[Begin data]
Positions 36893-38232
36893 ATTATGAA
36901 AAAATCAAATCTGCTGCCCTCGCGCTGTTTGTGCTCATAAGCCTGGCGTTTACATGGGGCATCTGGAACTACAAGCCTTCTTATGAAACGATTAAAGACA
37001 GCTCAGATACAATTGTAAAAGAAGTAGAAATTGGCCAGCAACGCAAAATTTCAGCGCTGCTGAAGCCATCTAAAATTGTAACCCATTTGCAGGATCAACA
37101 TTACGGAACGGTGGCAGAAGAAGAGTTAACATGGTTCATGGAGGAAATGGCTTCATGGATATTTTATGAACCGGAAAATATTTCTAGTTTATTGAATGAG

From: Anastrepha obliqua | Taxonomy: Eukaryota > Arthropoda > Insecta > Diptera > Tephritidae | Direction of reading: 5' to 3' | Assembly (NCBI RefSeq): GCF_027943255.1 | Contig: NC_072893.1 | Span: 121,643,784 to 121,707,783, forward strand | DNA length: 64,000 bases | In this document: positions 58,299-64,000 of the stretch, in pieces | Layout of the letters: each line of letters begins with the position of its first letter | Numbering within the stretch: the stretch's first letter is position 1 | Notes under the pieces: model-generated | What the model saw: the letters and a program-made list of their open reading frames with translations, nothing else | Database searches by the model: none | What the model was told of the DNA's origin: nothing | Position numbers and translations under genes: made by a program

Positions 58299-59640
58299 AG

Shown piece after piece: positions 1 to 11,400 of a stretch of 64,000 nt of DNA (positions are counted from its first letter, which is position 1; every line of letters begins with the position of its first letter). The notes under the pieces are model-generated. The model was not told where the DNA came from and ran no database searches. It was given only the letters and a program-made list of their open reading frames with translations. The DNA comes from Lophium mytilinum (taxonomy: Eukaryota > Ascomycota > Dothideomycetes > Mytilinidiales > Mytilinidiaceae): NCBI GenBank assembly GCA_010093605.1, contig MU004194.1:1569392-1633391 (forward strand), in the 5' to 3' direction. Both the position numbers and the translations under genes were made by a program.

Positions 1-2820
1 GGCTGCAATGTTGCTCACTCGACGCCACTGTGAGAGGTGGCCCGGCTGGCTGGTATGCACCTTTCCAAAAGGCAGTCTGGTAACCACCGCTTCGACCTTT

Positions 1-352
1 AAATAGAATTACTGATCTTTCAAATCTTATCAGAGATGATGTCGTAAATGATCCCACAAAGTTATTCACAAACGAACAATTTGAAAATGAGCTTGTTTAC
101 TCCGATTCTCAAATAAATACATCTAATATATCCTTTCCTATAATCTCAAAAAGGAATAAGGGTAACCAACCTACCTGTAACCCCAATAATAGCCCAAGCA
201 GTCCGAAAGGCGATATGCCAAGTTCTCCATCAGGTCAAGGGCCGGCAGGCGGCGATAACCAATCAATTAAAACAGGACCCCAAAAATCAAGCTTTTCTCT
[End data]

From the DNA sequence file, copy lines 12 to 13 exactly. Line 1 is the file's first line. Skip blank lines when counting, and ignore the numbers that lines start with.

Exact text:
Positions 1-352
1 AAATAGAATTACTGATCTTTCAAATCTTATCAGAGATGATGTCGTAAATGATCCCACAAAGTTATTCACAAACGAACAATTTGAAAATGAGCTTGTTTAC